Benjamin F. Jones

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We have used 19.9 million papers over 5 decades and 2.1 million patents to demonstrate that teams increasingly dominate solo authors in the production of knowledge. Research is increasingly done in teams across nearly all fields. Teams typically produce more frequently cited research than individuals do, and this advantage has been increasing over time.(More)
This paper uses historical fluctuations in temperature within countries to identify its effects on aggregate economic outcomes. We find three primary results. First, higher temperatures substantially reduce economic growth in poor countries. Second, higher temperatures appear to reduce growth rates, not just the level of output. Third, higher temperatures(More)
This paper demonstrates that teamwork in science increasingly spans university boundaries, a dramatic shift in knowledge production that generalizes across virtually all fields of science, engineering, and social science. Moreover, elite universities play a dominant role in this shift. By examining 4.2 million papers published over three decades, we found(More)
Economic growth within countries varies sharply across decades. This paper examines one explanation for these sustained shifts in growth—changes in the national leader. We use deaths of leaders while in office as a source of exogenous variation in leadership, and ask whether these plausibly exogenous leadership transitions are associated with shifts in(More)
It has long been observed that hot countries tend to be poor. A correlation between heat and poverty was noted as early as Montesquieu (1750) and Huntington (1915), and it has been repeatedly demonstrated in contemporary data (e.g. Nordhaus 2006). Looking at a cross-section of the world in the year 2000, national income per-capita falls 8.5% per degree(More)
A rapidly growing body of research applies panel methods to examine how temperature, precipitation, and windstorms influence economic outcomes. These studies focus on changes in weather realizations over time within a given spatial area and demonstrate impacts on agricultural output, industrial output, labor productivity, energy demand, health, conflict,(More)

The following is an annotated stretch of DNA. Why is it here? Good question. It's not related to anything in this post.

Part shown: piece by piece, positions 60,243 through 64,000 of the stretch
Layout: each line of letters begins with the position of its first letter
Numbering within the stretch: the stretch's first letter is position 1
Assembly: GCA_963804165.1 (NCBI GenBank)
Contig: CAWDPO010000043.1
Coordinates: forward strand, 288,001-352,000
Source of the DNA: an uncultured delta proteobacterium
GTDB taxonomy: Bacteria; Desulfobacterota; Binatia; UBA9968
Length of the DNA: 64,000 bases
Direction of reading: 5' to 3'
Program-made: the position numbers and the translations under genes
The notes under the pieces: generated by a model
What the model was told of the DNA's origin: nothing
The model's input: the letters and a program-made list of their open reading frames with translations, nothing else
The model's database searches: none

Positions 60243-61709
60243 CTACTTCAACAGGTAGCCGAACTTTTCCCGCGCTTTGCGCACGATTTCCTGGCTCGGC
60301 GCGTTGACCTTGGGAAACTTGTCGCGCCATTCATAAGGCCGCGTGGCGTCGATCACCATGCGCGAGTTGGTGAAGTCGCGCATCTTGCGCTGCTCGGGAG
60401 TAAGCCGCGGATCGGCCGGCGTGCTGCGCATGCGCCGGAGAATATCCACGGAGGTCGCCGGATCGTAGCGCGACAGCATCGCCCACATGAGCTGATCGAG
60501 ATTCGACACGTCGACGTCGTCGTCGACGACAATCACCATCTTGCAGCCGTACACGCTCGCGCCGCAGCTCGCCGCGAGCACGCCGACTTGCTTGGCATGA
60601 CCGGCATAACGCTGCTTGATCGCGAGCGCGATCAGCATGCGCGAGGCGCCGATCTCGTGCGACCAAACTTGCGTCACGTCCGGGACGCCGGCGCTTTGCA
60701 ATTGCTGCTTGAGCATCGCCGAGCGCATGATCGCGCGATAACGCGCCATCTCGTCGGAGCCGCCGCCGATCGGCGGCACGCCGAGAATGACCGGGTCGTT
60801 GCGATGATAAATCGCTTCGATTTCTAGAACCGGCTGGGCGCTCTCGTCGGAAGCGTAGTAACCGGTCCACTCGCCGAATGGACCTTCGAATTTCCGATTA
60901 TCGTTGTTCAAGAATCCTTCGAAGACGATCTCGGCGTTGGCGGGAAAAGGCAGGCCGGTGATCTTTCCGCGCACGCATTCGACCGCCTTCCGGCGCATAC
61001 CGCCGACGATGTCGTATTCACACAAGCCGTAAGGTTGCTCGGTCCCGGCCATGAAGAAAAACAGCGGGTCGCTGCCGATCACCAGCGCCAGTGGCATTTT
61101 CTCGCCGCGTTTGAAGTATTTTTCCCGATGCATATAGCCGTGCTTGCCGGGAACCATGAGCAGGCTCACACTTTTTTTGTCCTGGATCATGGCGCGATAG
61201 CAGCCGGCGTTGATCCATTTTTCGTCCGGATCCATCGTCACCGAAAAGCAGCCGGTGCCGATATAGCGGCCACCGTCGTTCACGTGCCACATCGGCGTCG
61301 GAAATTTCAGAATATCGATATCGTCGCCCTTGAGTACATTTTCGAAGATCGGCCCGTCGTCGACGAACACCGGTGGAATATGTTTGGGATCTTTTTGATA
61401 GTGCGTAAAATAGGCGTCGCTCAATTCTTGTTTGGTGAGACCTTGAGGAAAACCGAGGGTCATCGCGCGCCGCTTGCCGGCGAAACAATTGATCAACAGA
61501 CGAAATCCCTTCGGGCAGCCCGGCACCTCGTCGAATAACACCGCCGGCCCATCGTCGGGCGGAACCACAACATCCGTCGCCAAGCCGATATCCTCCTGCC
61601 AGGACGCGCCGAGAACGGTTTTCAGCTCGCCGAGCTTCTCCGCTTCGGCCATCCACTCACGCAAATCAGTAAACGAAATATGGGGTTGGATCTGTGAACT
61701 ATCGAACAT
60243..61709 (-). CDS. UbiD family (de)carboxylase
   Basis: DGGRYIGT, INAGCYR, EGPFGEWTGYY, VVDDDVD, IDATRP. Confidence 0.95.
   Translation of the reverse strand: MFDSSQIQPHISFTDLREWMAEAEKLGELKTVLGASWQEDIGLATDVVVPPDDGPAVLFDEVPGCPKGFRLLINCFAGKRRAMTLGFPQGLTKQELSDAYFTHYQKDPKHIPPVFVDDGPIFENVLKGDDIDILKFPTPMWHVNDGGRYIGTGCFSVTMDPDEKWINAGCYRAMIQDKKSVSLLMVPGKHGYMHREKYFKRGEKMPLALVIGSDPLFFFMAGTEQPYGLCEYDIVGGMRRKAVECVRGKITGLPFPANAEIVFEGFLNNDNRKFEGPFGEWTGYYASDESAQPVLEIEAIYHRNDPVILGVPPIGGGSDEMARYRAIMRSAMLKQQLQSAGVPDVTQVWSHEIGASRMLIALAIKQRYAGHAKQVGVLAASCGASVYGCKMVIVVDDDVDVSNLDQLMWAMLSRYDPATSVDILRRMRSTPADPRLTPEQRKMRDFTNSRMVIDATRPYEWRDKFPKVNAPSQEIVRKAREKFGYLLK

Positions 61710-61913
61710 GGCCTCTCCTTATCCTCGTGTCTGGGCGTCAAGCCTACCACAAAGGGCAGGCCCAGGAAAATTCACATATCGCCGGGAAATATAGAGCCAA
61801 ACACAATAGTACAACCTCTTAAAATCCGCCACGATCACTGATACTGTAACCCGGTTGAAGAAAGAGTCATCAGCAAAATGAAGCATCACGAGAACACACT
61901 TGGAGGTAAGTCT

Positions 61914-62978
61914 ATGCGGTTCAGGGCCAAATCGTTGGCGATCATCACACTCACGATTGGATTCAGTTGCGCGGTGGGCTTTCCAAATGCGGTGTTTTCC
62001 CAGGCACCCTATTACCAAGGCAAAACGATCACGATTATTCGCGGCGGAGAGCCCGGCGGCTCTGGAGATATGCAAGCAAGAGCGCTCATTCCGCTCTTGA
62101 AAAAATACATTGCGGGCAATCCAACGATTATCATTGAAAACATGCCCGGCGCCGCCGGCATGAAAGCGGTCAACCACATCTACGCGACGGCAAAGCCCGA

Data on Nobel Laureates show that the age-creativity relationship varies substantially more over time than across fields. The age dynamics within fields closely mirror field-specific shifts in (i) training patterns and (ii) the prevalence of theoretical contributions. These dynamics are especially pronounced in physics and coincide with the emergence of(More)
Great achievements in knowledge are produced by older innovators today than they were a century ago. Nobel Prize winners and great inventors have become especially unproductive at younger ages. Meanwhile, the early life-cycle decline is not o¤set by increased productivity beyond middle age. The early life-cycle dynamics are closely related to Ph.D. age, and(More)
Scientific articles are retracted at increasing rates, with the highest rates among top journals. Here we show that a single retraction triggers citation losses through an author's prior body of work. Compared to closely-matched control papers, citations fall by an average of 6.9% per year for each prior publication. These chain reactions are sustained on(More)